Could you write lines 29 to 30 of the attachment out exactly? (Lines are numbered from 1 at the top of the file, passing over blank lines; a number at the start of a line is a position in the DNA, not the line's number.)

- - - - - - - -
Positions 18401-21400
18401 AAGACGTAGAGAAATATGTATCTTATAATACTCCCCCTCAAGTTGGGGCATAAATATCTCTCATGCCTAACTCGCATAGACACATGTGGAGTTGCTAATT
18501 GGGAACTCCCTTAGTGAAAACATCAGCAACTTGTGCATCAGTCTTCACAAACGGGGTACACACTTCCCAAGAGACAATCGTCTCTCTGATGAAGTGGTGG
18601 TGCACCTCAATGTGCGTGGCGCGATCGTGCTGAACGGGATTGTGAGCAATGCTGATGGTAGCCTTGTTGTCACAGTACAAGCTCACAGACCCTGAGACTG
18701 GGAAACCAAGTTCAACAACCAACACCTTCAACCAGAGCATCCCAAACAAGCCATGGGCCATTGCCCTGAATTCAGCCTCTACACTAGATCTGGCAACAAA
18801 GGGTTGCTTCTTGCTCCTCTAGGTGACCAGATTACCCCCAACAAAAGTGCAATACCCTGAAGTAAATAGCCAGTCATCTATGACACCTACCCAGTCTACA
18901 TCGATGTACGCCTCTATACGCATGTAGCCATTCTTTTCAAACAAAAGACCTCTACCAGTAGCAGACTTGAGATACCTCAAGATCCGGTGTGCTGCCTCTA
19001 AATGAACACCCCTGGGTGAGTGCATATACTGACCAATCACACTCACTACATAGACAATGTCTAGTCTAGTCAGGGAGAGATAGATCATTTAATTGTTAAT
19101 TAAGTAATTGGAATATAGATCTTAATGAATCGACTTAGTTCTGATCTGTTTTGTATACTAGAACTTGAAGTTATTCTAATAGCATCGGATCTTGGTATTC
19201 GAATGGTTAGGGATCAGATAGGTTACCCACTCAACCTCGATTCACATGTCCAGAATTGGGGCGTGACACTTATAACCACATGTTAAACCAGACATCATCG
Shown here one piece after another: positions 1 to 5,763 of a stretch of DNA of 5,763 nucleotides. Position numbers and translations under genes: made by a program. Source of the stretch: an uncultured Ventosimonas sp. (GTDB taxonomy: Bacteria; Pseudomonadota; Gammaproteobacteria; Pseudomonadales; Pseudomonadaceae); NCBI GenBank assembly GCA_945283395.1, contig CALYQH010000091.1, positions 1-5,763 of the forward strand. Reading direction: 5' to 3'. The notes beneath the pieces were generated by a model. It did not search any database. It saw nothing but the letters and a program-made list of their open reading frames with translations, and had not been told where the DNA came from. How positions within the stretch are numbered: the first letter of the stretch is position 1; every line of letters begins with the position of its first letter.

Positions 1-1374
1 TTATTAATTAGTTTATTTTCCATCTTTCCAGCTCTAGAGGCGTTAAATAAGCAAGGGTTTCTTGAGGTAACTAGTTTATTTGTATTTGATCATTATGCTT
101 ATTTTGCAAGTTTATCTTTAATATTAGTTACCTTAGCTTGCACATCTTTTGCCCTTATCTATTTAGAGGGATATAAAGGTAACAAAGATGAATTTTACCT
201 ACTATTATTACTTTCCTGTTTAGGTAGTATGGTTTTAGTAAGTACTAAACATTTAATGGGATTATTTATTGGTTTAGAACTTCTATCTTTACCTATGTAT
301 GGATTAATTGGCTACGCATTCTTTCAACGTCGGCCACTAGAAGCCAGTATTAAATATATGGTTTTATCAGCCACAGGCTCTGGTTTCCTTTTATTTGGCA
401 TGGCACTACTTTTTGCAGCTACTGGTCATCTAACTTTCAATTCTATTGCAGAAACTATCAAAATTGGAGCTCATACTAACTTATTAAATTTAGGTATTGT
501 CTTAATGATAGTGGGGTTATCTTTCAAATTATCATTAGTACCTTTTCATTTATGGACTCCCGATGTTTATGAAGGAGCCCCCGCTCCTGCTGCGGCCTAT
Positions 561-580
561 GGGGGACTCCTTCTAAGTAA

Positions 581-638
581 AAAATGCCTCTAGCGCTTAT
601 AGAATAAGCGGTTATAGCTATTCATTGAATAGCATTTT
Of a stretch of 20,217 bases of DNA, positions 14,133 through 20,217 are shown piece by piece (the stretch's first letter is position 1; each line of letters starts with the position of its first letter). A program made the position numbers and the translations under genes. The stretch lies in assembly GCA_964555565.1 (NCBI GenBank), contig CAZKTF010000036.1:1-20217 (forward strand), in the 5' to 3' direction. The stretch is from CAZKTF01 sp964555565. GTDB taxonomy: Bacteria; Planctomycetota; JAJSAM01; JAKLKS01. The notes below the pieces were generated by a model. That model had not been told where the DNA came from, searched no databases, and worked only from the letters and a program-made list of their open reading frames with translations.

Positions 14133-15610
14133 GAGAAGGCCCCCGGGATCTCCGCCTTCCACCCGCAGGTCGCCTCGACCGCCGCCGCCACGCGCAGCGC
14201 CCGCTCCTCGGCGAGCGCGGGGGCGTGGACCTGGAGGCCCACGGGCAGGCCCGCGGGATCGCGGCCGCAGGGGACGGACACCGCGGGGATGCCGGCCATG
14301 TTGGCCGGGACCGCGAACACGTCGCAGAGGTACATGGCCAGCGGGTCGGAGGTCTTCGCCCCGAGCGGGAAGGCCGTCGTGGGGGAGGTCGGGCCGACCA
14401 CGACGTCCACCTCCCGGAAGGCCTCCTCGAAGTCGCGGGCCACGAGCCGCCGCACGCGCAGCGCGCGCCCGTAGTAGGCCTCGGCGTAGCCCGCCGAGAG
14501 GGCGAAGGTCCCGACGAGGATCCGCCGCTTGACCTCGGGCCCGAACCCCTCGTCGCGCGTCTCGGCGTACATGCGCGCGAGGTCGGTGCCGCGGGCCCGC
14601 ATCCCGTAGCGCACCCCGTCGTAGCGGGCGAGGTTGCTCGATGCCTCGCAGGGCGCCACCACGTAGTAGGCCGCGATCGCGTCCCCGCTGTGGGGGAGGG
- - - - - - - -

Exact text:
14401 CGACGTCCACCTCCCGGAAGGCCTCCTCGAAGTCGCGGGCCACGAGCCGCCGCACGCGCAGCGCGCGCCCGTAGTAGGCCTCGGCGTAGCCCGCCGAGAG
14501 GGCGAAGGTCCCGACGAGGATCCGCCGCTTGACCTCGGGCCCGAACCCCTCGTCGCGCGTCTCGGCGTACATGCGCGCGAGGTCGGTGCCGCGGGCCCGC